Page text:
The Timeless Scent of a Pine Tree

At the age of three, I wanted to be the Sawgus Man.

Driving up the steep, winding road to Signal Mountain in Grand Teton National Park, the scent of fresh cut pine trees reaches my nostrils. Within a nanosecond I’m no longer in Wyoming, and I’m not almost 73. I’m a three-year-old back in South Paris, Maine, shoveling sawdust into the coal bin of my grandparents’ big house on Main Street.

During World War II there was no coal for heating in Maine. Sawdust from the pine trees took its place. When the Sawdust Man delivered the sawdust in his big dump truck, I went out with a small shovel to “help” him fill the coal bin with the sawdust. I loved the smell and the Sawdust Man was my hero.

Seventy years later, the aroma of sawdust transports me back to the times with Sawgus Man. Nothing then or now is as sweet as the scent of a fallen pine tree. Scents and memories are as intimately connected as time and eternity.

– Gordon C. Stewart, Jackson, Wyoming, July 2, 2015.

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Medical Marijuana

Steve (Shoemaker) and Alexander Sharp, ordained clergy advocates for the medical use of marijuana, wrote a guest commentary published by the News-Gazette to set the record straight on medical marijuana. Click  Weeding Out Editorial Inaccuracies to read their critique of editorial’s mischaracterizations of the Journal of the American Medical Association study of the medical use of cannabis.

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The Confederate Flag Outside the Library

The Hearst Free Library in Anaconda, Montana is on the National Historic Register. During our four weeks here serving St. Timothy’s Memorial Chapel in Southern Cross, I travel daily to Anaconda to use the library’s internet access.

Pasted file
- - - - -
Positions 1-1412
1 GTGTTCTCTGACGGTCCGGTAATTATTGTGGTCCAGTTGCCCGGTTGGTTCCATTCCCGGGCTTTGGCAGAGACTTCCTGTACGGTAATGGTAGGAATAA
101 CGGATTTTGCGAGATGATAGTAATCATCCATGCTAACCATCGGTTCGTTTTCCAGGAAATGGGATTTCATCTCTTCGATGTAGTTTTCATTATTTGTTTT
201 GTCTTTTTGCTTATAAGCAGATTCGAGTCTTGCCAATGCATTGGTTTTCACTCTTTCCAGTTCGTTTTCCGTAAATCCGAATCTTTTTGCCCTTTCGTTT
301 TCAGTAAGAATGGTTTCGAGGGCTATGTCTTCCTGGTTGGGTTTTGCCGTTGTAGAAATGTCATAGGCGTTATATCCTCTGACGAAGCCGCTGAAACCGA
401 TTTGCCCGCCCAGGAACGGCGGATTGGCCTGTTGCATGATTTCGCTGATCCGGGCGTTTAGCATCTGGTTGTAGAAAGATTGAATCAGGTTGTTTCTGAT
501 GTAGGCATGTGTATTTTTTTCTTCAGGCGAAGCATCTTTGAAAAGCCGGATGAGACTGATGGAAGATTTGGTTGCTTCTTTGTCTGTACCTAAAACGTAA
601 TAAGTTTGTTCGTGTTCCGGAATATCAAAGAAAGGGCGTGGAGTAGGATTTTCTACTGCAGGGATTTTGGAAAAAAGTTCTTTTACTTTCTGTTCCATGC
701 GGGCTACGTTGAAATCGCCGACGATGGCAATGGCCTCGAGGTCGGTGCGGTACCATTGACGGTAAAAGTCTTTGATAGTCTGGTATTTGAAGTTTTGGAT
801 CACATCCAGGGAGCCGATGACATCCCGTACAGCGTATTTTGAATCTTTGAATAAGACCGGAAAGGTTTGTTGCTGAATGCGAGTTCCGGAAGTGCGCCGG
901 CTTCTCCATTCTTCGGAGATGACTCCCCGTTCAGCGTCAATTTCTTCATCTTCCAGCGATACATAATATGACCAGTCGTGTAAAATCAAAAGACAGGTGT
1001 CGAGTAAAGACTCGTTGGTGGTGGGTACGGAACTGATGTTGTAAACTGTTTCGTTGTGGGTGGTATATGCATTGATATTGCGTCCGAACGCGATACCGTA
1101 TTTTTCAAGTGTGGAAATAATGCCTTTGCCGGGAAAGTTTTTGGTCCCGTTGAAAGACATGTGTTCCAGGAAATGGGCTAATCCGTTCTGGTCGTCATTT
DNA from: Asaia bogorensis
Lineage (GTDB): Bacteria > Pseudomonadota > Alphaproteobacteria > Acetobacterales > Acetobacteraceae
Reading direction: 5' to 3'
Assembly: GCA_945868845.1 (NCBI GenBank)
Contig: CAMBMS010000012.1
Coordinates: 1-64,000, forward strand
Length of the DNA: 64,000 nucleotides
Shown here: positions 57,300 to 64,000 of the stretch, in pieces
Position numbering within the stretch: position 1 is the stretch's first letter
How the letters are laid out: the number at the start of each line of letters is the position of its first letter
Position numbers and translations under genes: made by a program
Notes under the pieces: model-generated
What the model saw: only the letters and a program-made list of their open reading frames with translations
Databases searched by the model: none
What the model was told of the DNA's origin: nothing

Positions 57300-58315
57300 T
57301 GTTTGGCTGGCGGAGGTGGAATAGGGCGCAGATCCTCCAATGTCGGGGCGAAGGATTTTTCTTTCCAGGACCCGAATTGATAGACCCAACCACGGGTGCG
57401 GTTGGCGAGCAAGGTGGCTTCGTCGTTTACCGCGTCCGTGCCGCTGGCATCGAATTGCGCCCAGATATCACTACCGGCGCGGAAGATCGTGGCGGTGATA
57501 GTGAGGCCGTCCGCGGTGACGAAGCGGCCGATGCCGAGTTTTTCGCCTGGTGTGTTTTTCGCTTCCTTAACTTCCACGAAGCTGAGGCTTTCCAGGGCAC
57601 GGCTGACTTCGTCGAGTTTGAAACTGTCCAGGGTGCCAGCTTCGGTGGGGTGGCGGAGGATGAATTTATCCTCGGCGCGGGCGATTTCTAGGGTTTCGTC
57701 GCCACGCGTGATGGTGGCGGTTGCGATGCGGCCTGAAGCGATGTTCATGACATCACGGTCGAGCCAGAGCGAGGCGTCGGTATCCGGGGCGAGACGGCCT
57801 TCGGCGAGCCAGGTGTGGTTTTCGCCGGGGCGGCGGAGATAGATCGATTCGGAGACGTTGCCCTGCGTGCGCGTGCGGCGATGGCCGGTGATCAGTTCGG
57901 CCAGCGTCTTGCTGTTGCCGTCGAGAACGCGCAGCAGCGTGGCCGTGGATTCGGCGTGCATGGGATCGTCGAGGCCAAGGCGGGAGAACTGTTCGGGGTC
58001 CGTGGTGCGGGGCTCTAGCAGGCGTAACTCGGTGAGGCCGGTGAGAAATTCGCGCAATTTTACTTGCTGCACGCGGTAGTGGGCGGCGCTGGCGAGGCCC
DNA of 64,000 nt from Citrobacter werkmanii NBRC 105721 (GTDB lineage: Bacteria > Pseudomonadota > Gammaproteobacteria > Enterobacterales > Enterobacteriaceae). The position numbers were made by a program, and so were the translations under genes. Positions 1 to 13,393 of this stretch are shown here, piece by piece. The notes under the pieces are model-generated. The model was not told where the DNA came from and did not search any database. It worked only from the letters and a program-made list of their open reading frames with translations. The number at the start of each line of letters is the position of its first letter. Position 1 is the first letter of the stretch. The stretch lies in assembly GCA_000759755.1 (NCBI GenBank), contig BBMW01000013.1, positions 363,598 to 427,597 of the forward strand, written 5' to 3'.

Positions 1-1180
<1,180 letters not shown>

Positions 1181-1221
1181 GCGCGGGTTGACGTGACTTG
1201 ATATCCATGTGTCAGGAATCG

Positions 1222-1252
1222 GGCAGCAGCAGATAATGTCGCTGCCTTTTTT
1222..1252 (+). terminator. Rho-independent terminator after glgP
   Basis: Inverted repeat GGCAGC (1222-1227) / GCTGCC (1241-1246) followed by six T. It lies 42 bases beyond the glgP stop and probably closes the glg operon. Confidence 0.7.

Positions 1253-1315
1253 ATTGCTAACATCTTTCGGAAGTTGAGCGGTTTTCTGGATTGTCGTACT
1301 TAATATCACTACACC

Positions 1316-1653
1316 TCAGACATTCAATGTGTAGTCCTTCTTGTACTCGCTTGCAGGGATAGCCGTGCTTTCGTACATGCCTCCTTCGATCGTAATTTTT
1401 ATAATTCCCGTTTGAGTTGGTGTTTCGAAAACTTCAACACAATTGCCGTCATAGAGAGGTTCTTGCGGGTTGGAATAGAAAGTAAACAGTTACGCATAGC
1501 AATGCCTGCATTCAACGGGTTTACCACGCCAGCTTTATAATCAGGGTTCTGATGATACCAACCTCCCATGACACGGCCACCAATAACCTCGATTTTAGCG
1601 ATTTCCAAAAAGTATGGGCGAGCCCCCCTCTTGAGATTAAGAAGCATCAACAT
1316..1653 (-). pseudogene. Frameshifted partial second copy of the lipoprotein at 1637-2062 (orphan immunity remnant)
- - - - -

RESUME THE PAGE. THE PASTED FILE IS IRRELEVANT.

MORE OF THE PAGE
Walking into the library this morning I noticed a pickup truck with a Confederate flag decal on the back window of the cab. The hackles went up on the back of my neck. The urge to scratch the decal from the window momentarily crossed my righteous mind until I took note of something else.

The pickup truck with the Confederate Flag decal

The pickup truck with the Confederate Flag decal

The truck was old and in poor repair. Its bed was messy, filled with a random collection of stuff. This was not a 2015 GMC Canyon or Cadillac Escalade EXT. It belonged, I surmised, to a poor white guy or woman, or a poor white couple hanging on by their fingernails to what little they have.

Anaconda, MT is a fascinating place to live for a month. Once the world center of copper mining, the city of 9,300 residents today is living with great resilience on this side of the mine’s closing in 1987 and the SuperFund clean up that continues into the present.

There is great pride here in their history and in their capacity for survival beyond the abandoned mine shaft and silent smelter stack that still stands proudly, preserved by Anacondans who opposed its demolition by Anaconda Copper’s successor, ARCO. The stack is the oldest smelter stack in the world, large enough for the Washington Monument to fit inside it.

Miners are a sturdy lot. So are their descendants. The closer a visitor draws to the heartbeat of knowledge, persistence, and compassion in Anaconda — the Hearst Free Library — the more one respects and appreciates the town once built by corporate America and left to fend for itself when its usefulness had ended.

Class is the issue in America. But as soon as class comes into play, race becomes the easier target. When the company owners whose workers produce wealth throw away a town the way we throw away paper towels, racial differentiation produces the scapegoat for poverty. A young white man enters an historic black church, sits down for the Bible study for an hour, considers not pulling the trigger because they seemed like “nice people” and blows nine people away. A poor man’s pickup with a Confederate flag decal is parked down the street from the Hearst Free Library in Anaconda, Montana. What that flag stands for can, and does, show up anywhere in America.

– Gordon C. Stewart, Georgetown Lake, MN

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Verse – Tour Guides

Verse — Tour Guides in 1962
at the Mansion of the late
Col. Robert R. McCormick,
former Editor/Publisher
of the Chicago Tribune

We said “Cantigny” like “Cubs-Wrigley.”
“Can-TIG-knee,” after all, was west of
Chicago, and we Midwestern guys
from Wheaton College were the best of
hires, for boss, Mrs. J, knew we would
not steal Colonel McCormick’s books or
swords, silver, furniture or liquor,
since we were honest Christian boys.

She was from Europe, Austria, and
knew France would shudder if the town would
hear how we mispronounced “CAHN-tee-neigh.”
The Colonel fought a battle there, or
so we were told originally by